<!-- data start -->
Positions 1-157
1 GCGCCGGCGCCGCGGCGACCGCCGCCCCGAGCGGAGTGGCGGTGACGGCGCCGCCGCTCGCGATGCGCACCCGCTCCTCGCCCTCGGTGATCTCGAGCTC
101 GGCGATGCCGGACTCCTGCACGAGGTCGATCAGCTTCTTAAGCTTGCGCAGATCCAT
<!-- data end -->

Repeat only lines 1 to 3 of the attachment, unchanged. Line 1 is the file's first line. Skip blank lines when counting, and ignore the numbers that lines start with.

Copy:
Positions 1-157
1 GCGCCGGCGCCGCGGCGACCGCCGCCCCGAGCGGAGTGGCGGTGACGGCGCCGCCGCTCGCGATGCGCACCCGCTCCTCGCCCTCGGTGATCTCGAGCTC
101 GGCGATGCCGGACTCCTGCACGAGGTCGATCAGCTTCTTAAGCTTGCGCAGATCCAT